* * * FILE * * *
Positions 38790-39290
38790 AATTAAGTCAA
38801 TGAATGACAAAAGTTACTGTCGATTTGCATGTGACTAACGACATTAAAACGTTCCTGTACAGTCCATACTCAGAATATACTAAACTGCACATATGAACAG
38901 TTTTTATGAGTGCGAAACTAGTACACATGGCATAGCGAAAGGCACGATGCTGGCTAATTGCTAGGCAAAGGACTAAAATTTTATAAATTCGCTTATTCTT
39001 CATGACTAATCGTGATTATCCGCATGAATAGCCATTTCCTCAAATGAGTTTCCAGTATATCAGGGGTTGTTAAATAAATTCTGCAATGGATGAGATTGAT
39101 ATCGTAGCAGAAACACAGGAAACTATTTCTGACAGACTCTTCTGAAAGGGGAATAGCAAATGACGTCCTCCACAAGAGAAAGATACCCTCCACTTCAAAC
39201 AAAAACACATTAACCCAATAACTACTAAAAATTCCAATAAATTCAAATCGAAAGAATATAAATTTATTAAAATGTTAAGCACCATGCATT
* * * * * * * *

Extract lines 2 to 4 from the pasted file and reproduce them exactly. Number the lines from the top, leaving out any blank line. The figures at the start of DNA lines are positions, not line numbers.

38790 AATTAAGTCAA
38801 TGAATGACAAAAGTTACTGTCGATTTGCATGTGACTAACGACATTAAAACGTTCCTGTACAGTCCATACTCAGAATATACTAAACTGCACATATGAACAG
38901 TTTTTATGAGTGCGAAACTAGTACACATGGCATAGCGAAAGGCACGATGCTGGCTAATTGCTAGGCAAAGGACTAAAATTTTATAAATTCGCTTATTCTT